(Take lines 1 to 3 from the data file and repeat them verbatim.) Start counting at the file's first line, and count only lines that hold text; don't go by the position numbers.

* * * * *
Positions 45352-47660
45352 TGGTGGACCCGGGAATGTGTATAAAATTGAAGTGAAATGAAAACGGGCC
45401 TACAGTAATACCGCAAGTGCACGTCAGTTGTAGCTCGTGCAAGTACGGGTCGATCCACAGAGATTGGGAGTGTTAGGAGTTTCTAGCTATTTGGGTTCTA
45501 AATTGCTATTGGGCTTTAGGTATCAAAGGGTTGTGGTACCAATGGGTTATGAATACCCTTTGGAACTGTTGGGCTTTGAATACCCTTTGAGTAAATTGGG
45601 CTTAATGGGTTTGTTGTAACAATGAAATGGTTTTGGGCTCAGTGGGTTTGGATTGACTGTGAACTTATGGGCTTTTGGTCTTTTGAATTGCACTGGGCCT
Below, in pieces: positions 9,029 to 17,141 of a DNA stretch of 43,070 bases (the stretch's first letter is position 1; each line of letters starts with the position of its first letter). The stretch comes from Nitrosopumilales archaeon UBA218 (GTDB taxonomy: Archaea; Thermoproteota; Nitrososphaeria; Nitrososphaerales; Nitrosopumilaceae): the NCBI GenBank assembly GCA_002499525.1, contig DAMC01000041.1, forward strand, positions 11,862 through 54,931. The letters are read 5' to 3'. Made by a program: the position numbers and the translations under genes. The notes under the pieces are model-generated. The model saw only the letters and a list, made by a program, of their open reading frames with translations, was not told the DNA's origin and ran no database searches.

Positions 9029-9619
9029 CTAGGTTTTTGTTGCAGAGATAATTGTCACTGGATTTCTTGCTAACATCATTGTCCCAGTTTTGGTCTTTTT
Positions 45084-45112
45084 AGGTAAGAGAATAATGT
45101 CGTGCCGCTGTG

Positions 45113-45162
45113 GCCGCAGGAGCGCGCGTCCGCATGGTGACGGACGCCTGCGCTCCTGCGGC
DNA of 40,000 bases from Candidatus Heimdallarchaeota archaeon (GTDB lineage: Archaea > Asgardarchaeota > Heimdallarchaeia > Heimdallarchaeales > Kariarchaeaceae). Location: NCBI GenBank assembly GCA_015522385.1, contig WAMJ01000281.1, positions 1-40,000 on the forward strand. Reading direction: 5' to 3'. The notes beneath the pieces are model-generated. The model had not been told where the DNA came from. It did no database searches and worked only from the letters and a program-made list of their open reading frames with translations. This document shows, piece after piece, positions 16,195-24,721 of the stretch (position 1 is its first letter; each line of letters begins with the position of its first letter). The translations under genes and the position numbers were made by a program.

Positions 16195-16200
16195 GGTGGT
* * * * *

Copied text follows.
Positions 45352-47660
45352 TGGTGGACCCGGGAATGTGTATAAAATTGAAGTGAAATGAAAACGGGCC
45401 TACAGTAATACCGCAAGTGCACGTCAGTTGTAGCTCGTGCAAGTACGGGTCGATCCACAGAGATTGGGAGTGTTAGGAGTTTCTAGCTATTTGGGTTCTA